Development and validation of a scoring system for objective assessment of vesicoureteral reflux resolution using analysis and visualization of pre- and intraoperative factors of pediatric robot-assisted laparoscopic extravesical ureteral reimplantation: a multi-institutional internal and external validation analysis
Sang Hoon Song, MD., Ph.D.1, Il-Hwan A. Kim, Research Assistant1, Jae Hyun Han, MD., Ph.D.2, Kun Suk Kim, MD., Ph.D.2, Esther J. Kim, B.S.1, Kunj Sheth, M.D.1, Jonathan Gerber, M.D.1, Minki Baek, MD., Ph.D.3, Chester J. Koh, M.D.1.
1Division of Pediatric Urology, Department of Surgery, Texas Children's Hospital/Scott Department of Urology at Baylor College of Medicine, Houston, TX, USA, 2Asan Medical Center, University of Ulsan College of Medicine, Seoul, Korea, Republic of, 3Samsung Medical Center, Sungkyunkwan University School of Medicine, Seoul, Korea, Republic of.
BACKGROUND: Robot-assisted laparoscopic extravesical ureteral reimplantation (RALUR-EV) has been reported as a viable minimally invasive surgical option for vesicoureteral reflux (VUR) with comparable success rates and complication rates to open reimplantation at several pediatric hospitals, but with lower success rates and higher complication rates at other centers, which may reflect technical or learning curve differences. We aimed to develop and validate a scoring system as an objective assessment tool for predicting VUR resolution after RALUR-EV.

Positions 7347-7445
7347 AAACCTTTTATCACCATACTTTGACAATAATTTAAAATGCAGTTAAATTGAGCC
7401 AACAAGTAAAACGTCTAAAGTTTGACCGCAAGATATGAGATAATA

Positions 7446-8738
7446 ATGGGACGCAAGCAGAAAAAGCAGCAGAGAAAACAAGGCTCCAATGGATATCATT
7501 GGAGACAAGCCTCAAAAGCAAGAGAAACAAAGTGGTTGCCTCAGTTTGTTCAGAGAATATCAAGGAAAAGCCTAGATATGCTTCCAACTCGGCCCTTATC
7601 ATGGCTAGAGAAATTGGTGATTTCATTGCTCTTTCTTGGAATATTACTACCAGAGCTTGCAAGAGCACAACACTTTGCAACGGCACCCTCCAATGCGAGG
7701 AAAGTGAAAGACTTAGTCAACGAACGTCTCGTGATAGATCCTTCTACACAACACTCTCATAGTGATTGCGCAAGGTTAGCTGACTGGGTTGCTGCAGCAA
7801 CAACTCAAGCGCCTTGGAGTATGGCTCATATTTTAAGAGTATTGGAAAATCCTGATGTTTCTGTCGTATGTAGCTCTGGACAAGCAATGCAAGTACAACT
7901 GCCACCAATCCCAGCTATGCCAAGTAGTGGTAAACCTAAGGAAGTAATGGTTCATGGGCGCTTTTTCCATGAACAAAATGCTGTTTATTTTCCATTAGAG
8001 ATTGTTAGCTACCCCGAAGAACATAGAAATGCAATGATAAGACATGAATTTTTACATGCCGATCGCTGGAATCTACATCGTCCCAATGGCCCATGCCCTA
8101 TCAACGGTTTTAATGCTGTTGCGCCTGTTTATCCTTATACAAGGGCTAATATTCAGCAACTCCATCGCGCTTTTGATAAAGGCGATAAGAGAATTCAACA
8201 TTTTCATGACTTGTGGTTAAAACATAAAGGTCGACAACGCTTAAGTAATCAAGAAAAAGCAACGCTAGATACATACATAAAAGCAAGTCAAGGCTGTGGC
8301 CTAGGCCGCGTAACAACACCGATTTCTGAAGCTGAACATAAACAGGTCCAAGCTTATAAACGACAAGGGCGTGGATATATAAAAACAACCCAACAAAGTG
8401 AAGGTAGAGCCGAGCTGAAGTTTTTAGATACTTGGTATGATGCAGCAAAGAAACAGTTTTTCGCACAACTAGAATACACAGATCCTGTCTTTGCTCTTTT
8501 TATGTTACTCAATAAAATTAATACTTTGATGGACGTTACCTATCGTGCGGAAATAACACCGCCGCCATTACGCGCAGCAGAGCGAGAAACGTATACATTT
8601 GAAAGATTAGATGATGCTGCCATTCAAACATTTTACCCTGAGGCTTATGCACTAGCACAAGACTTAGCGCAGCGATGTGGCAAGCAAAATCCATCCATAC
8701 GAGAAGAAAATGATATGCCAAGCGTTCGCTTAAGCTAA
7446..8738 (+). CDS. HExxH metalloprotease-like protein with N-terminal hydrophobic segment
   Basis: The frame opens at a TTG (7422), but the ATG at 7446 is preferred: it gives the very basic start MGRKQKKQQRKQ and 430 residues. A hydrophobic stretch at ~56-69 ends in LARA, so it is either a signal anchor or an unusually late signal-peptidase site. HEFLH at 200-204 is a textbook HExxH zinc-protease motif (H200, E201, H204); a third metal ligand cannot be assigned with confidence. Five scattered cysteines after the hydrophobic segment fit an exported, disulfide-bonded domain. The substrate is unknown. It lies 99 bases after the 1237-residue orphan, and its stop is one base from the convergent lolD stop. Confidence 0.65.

METHODS: Data for this multi-institutional retrospective cohort study of RALUR-EV patients was obtained from two tertiary referral hospitals. We utilized the admission values for age, sex, body mass index (BMI), bladder bowel dysfunction (BBD) status, VUR grade, console time, hospital stay and the number of detrusorrhaphy stitches as potential predictor candidates of VUR resolution. The larger cohort between the two institutions was designated as a development cohort and the other as an external validation cohort. We developed a logistic regression model for predicting VUR resolution. Patients were stratified into low, intermediate, and high-risk groups. External validation was performed using the model projected to the external validation cohort. RESULTS: 115 ureteral units in the development cohort and 46 ureteral units in the validation cohort were utilized for this study. The success rate of VUR resolution after RALUR-EV was 93.0% and 87.0% in the development and validation cohort, respectively (Table 1). For the VUR resolution score, the age, BMI, BBD, VUR grade, console time, and hospital stay were assigned to weighted points according to their β (regression coefficient) values based on the logistic regression analysis model (Table 2) as to be calculated as follows: age (yr) + BMI + BBD times 10 + VUR grade times 7 + console time (hr) + hospital stay times 6. The area under the Receiver Operating Characteristic (ROC) curve of our scoring system was 0.859 (p=0.001) and 0.770 (p=0.040) in the development and validation cohorts, respectively (Figure). VUR resolution was significantly different among risk groups: 100% (low-risk), 96.7% (intermediate-risk), and 77.8% (high-risk) (p=0.004) in the development cohort (Table 3). CONCLUSIONS: A novel VUR resolution scoring system using multiple pre- and intraoperative variables including patient's age, BMI, BBD, VUR grade, console time, and hospital stay provides a prediction of children at risk for failure of VUR resolution after RALUR-EV.
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